Six top Arizona child welfare employees were fired being responsible for closing about 6,500 abuse and neglect cases without investigations. Charles Flanagan, a head of the state child welfare agency, said that the workers knew that what they were doing was against policy but took measures to keep their actions secret.
In its history, the US more than once imposed sanctions on other countries. Judging by the long list, the US government is satisfied with the effect of such restrictions and intends to use them in the future. However, effectiveness and necessity of sanctions are constantly under discussion and there is no consensus here, as some countries have quite successfully managed to get the limitations round. We now present the list of 20 countries, on which the US has imposed various sanctions.
An unprecedented legal action is taking place in the International Court of Justice at The Hague: the Marshall Islands sued the United States, arguing the global power has violated its legal obligation to dismantle its nuclear arsenal. It should be noted that the Pacific republic was the US nuclear testing range in 1950s: the United States carried out repeated tests of hydrogen and atomic bombs in the islands between 1946 and 1958
Former US NSA contractor Edward Snowden has officially taken up the post of rector at Glasgow University. The fugitive whistleblower couldn’t attend the ceremony in Scotland in person. Earlier, the British authorities barred him from entering the UK. The NSA leaker addressed some 200 university staff and students via a video link from Russia. In his speech, Snowden vowed he would do his best in the new position. Edward Lozansky, President of American University in Moscow, comments.
President Barack Obama and Japanese Prime Minister Shinzo Abe discussed the Trans-Pacific Partnership, which is currently stalled - partially due to a row between the US and Japan over agricultural tariffs. Additionally, the two men agreed to continue deepening security cooperation, and to working through the thorny problem of the US military presence in Okinawa, which is opposed by many locals. Obama's four-nation Asia tour, which wraps up on April 29, comes almost seven months after he cancelled a visit to the region because of a US government shutdown. He is due to visit South Korea, Malaysia and the Philippines in the coming days. Dr. Chandra Muzaffar, President of the International Movement for a Just World, based in Malaysia, Kuala Lumpur, comments.
Two pontiffs referred to as ‘the giants of Roman Catholicism in the 20th century’ will become saints on Sunday. The news about the unprecedented double canonization has caused joy and controversy in the 1.2-billion strong Roman Catholic Church. Officials are expecting more than 5 million people to attend the ceremony when Pope Francis elevates two of his predecessors – Pope John XXIII and John Paul II – to sainthood.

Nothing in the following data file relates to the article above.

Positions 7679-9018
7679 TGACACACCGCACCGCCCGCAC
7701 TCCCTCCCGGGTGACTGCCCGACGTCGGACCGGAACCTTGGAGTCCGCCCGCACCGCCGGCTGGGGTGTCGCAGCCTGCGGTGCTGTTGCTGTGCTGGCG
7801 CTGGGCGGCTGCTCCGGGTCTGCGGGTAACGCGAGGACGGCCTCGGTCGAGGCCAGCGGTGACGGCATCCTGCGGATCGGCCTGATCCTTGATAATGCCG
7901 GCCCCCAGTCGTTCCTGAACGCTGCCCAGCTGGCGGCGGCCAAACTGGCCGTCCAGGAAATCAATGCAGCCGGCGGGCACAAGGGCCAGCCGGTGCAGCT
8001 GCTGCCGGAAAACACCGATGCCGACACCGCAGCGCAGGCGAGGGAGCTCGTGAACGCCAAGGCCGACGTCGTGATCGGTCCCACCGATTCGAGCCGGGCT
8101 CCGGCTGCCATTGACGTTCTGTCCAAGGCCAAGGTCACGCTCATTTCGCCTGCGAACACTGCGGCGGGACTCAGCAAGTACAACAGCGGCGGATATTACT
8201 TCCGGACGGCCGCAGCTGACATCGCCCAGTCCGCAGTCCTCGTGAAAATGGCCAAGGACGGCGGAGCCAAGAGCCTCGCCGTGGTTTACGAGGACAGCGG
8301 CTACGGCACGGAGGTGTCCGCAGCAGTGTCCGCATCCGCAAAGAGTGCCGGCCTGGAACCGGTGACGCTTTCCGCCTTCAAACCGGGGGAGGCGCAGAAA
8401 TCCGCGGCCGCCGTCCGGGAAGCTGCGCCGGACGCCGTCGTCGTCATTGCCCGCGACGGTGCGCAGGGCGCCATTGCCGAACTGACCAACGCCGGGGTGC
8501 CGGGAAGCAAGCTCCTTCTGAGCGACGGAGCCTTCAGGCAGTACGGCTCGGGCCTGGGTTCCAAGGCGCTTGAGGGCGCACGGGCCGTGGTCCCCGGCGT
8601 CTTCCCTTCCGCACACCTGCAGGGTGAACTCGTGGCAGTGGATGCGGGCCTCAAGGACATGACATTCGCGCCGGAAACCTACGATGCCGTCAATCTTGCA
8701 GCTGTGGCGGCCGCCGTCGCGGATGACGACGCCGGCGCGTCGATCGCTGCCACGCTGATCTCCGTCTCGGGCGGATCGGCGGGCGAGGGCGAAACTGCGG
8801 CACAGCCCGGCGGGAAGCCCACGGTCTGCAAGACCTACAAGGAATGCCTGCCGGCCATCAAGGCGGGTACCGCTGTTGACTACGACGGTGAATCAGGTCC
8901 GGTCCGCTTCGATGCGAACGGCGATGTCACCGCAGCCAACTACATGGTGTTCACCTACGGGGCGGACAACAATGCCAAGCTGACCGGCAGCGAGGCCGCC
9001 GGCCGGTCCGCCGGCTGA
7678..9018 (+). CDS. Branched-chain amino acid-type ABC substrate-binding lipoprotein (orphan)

Air travel disruption over Europe that lasted for a week, thousands of people stuck in dozens of closed down airports and $2 billion losses for international airlines – in April 2010 the Icelandic volcano Eyjafjallajökull was to blame for all those events. It became awake after 200 years of dormancy and threw tons of poisonous volcanic ash ten kilometers up in the atmosphere.
US lawmakers have passed a controversial gun bill that will now allow for people possessing firearms to carry them in public places, such as in schools, churches, and bars. Georgia Governor Nathan Deal signed the "gun everywhere" bill, as those who are against the bill have named it, into law yesterday as he believes it will make Georgia a much safer place to live. "People who follow the rules can protect themselves and their families from people who don’t follow the rules," said the Republican governor said, according to Press TV, then he added, "The Second Amendment should never be an afterthought. It should reside at the forefronts of our minds."
On April 23, 2014, Moscow hosted Russia's first Bitcoin Conference dedicated to the cyber currency. Bitcoin is likely to become the currency of the future, which will help people carry out financial transactions seamlessly without governmental control, deems CEO of Memory Dealers and Bitcoin Angel Investor Roger Ver. Bitcoin is undoubtedly "a global phenomenon" and everybody who uses money should work with it, he said, cited by RT.
A project to build a new super-heavy carrier rocket was included into the draft new Federal Space Program (FSP) Roscosmos chief Oleg Ostapenko said on Thursday. "A [super] heavy carrier rocket was included into the new FSP. Work is still under way, with the first stage envisaging the construction of a rocket capable of lifting from 70 to 80 metric tons," Ostapenko said, adding that such rockets would be enough for projects scheduled for the next 20 or 30 years.
The tenth anniversary St. George's Ribbon national event, uniting millions of people in many countries, starts on April 24. This year the event will be run jointly by the Rossiya Segodnya International Information Agency and the Student Community with the support of over 100 media outlets all over the world.